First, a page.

Our last post addresses one of the major concerns people are feeling right now amidst the pandemic. They are fragile. Now, more than ever, business strategists, operations leaders, and communicators need to work together to to understand the risk perceptions that are shaping their customers’ behaviors, so that they can act upon them in the appropriate and timely manner. This is vital to business sustainability during these difficult times. We’re going to dive into another top consumer risk perception, why this matters for your business and what you can do about it.
Note: This is the second of a three-part blog series. As the pandemic dramatically disrupts business, we explored consumer perceptions and why that matters to your business. Consumer intelligence can quickly and accurately inform how to communicate and adopt strategies for successful re-openings.
Using evolve24’s neuroscience-based algorithms, we scanned millions of publicly available conversations to uncover the underlying consumer concerns about the pandemic. In our analysis, we found three emotional drivers prominent in the data: fragility, lack of control, and permanency. Let’s dive into control.
People feel they have little control.
When consumers feel like they have little control over a situation, they perceive the risk to be higher than if they can control the outcome. This explains why some people have no issue driving a car, but are afraid of flying in an airplane – even though the actual risk is much lower. It also explains the phenomenon of panic buying. Consumers can exercise their control by stocking up on items they deem essential. It makes them feel better about the situation.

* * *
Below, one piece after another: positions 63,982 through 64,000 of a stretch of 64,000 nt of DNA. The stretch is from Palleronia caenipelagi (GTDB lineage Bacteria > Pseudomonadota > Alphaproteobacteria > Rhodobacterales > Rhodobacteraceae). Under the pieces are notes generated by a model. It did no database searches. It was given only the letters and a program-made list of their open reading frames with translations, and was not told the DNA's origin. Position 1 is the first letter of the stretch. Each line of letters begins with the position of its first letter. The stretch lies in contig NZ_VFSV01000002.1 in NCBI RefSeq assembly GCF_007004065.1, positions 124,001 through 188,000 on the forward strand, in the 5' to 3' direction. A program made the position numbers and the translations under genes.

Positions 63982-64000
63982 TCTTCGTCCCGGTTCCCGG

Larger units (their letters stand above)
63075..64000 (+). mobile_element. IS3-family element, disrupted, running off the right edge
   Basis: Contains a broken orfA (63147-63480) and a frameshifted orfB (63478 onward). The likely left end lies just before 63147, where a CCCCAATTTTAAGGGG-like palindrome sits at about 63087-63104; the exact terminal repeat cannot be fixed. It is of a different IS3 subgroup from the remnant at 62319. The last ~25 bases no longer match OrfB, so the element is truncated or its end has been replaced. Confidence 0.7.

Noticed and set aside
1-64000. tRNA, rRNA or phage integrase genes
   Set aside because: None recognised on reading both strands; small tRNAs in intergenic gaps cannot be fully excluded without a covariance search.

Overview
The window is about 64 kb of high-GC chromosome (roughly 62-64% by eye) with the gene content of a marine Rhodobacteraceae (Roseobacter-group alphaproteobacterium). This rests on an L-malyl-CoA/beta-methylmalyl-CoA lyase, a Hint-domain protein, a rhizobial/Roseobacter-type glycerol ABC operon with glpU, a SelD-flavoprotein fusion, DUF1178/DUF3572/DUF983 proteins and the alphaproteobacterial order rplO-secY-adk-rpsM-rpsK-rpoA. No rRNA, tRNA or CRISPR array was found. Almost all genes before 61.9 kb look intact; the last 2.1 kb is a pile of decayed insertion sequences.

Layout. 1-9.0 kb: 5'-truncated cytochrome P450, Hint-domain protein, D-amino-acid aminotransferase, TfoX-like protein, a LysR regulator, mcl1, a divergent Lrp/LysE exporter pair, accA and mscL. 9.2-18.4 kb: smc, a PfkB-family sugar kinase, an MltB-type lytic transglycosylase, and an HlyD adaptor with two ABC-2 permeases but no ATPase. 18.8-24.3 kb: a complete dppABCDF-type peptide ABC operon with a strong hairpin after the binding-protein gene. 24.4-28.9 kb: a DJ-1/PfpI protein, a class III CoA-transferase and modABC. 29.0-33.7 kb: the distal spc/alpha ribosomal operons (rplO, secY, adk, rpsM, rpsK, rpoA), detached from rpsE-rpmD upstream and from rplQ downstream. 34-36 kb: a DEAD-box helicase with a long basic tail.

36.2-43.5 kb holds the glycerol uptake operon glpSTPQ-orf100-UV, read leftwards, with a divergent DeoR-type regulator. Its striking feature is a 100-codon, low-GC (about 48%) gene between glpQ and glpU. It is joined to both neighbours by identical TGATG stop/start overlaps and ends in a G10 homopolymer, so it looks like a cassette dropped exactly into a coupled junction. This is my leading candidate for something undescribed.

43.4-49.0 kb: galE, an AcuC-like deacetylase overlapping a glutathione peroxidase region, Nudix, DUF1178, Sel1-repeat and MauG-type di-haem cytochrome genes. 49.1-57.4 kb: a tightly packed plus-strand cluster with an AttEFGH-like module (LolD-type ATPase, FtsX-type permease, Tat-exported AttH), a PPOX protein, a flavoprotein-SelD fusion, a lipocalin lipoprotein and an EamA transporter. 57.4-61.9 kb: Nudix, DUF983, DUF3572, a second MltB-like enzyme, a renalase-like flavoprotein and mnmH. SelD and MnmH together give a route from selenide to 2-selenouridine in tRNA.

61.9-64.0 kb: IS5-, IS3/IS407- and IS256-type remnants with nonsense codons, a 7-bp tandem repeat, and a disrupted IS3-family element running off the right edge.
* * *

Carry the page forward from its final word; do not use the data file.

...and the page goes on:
Government mandates, business lockdowns and health protocols all contribute to a lack of control consumers are feeling. However, it actually is the behavior of others that causes people to feel more out of control than ever before:
“Coronavirus isn’t like anything in life. If I drive 100 miles round trip to work, it’s a risk I take. I control it to a greater degree, monitor speed, driving conditions, other drivers’ behavior. I have NO control over whether someone who comes too close to me has CV.”– Twitter.com
Why this matters.
Consumers who feel a lack of control will be less likely to re-enter into situations where they feel exposed. This could include attending public events, going to restaurants or shopping in stores.
To attract consumers in this context, it will be vital for businesses to address this risk perception from both an operational and communications perspective. You may want to consider how you can help your customers feel more in control of their situation as your business reopens.
For example, provide customers with tangible ways to reduce their own exposure, and more importantly, show them that there are protocols and controls in place to protect them from others who may ignore health protocols. It will be equally important that businesses address this risk in their communications by showing their customers that they understand how they feel and how they are addressing their concern.
This is particularly important for communicators. As you consider language, don’t be afraid to use words like control or imagery that connotes consumer power. This will lower your audience’s perception of risk, their stress levels and can create trust in your business.
In our next blog post we will discuss another risk perception that consumers are feeling: permanency. Until next time, know that something as critical as customer behaviors cannot be changed if they are not measured, and that these perceptions are in flux.